Alternative Names Second degree burn; First degree burn; Third degree burn Symptoms Blisters Pain (the degree of pain is not related to the severity of the burn -- the most serious burns can be painless) Peeling skin Red skin Shock (watch for pale and clammy skin, weakness, bluish lips and fingernails, and a drop in alertness) Swelling White or charred skin Symptoms of an airways burn: Charred mouth; burned lips Burns on the head, face, or neck Wheezing Change in voice Difficulty breathing; coughing Singed nose hairs or eyebrows Dark, carbon-stained mucus
Alternative Names Coxsackievirus infection Treatment There is no specific treatment for the infection other than relief of symptoms. Treatment with antibiotics is not effective, and is not indicated. Over-the-counter medicines, such as Tylenol (acetaminophen) can be used to treat fever. Aspirin should not be used in viral illnesses in children under age 12 years. Salt water mouth rinses (1/2 teaspoon of salt to 1 glass of warm water) may be soothing if the child is able to rinse without swallowing. Make sure your child gets plenty of fluids. Extra fluid is needed when a fever is present. The best fluids are cold milk products. Many children refuse juices and sodas because their acid content causes burning pain in the ulcers. Support Groups Expectations (prognosis) Generally, complete recovery occurs in 5 to 7 days. Complications Dehydration Febrile seizures Calling your health care provider Call your doctor if there are signs of complications, such as pain in neck or arms and legs. Emergency symp...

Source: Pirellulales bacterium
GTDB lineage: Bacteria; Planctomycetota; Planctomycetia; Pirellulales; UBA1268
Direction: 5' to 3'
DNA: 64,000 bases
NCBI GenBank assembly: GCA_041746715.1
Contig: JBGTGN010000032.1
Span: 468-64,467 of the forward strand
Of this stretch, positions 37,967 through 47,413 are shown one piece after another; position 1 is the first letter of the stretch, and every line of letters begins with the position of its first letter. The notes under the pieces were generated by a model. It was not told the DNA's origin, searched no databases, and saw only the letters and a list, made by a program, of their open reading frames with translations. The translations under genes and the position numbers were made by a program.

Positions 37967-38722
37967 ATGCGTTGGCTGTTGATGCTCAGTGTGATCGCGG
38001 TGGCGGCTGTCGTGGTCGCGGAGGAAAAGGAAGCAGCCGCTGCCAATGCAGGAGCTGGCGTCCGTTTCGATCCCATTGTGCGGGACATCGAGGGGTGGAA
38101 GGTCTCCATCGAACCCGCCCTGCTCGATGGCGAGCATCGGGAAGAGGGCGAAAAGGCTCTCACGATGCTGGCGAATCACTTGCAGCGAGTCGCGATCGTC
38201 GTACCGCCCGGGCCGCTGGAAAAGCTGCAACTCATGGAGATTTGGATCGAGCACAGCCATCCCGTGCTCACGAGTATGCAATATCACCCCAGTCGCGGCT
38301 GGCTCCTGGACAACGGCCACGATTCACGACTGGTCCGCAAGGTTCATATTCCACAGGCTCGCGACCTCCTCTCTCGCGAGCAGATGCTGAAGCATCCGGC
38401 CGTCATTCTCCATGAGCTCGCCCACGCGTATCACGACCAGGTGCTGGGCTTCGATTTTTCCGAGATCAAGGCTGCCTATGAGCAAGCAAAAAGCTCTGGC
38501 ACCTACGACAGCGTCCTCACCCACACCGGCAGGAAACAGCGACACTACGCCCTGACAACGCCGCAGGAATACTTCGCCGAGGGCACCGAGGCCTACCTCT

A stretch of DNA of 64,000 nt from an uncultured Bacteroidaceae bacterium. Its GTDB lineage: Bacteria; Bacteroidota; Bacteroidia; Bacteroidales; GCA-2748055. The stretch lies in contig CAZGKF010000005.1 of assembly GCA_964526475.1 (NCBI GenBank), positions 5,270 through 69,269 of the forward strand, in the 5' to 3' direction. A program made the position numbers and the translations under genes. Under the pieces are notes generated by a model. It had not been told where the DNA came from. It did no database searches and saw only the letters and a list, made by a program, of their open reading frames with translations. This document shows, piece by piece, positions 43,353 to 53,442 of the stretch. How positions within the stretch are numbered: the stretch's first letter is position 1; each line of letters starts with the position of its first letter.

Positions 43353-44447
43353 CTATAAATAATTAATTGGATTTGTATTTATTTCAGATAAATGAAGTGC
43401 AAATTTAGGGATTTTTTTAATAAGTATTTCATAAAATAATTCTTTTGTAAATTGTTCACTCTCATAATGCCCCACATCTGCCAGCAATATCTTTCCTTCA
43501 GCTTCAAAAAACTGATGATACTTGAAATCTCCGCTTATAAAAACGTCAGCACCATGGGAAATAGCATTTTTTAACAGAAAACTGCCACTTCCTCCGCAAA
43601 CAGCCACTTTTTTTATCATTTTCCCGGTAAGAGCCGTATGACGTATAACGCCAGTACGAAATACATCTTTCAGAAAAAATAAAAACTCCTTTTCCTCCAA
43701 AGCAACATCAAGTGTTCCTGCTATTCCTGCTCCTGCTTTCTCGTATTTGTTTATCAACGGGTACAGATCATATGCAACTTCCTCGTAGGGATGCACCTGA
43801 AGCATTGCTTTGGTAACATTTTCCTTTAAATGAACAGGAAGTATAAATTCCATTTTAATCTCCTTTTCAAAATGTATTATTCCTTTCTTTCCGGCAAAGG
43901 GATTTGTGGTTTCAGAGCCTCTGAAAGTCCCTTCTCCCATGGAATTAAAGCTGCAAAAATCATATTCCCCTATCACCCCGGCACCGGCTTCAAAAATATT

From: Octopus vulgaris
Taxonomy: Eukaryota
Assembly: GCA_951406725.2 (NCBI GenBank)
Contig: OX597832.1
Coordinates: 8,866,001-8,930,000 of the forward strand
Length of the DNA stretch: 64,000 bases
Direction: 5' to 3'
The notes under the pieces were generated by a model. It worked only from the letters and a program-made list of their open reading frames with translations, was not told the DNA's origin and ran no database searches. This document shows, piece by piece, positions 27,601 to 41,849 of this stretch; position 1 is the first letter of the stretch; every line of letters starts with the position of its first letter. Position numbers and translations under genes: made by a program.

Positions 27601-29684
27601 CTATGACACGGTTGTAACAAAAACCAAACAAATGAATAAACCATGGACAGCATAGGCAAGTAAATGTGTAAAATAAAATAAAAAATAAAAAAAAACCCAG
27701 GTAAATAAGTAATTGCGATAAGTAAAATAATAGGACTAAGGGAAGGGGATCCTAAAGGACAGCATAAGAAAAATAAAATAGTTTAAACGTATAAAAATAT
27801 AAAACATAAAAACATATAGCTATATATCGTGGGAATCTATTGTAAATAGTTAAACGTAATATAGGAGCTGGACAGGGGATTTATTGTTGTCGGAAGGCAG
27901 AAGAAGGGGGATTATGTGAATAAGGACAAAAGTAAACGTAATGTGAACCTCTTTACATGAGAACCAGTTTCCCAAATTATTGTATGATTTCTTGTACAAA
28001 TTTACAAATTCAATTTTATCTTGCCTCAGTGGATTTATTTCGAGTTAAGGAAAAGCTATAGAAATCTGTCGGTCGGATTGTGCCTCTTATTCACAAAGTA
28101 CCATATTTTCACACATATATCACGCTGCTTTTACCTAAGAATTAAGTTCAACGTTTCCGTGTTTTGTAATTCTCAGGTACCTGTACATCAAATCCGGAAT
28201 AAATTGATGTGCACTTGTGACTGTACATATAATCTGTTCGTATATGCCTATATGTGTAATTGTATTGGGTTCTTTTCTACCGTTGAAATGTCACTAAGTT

Most of us know that foot health is very important in diabetes care! David Mendosa has written about the seriousness of foot ulcers and Joan has written about caring for your tender tootsies . Last week, Diabetesmine addressed the issue of myth vs reality .
I spent some time talking with a friend, who is also a podiatrist; about what she thought was the right answer for caring for diabetic feet. According to APMA , American Podiatric Medical Association, diabetes and proper foot care amount to huge pay off:
More than 65,000 lower limbs are amputated annually due to complications due to diabetes.
After an amputation, the chance for another amputation within three to five years is as high as 50 percent.
Including a podiatrist in your diabetes care can reduce the risk of lower limb amputation up to 85 percent.
Care by today’s podiatrist can lower the risk of hospitalization by 24 percent for those with diabetes.
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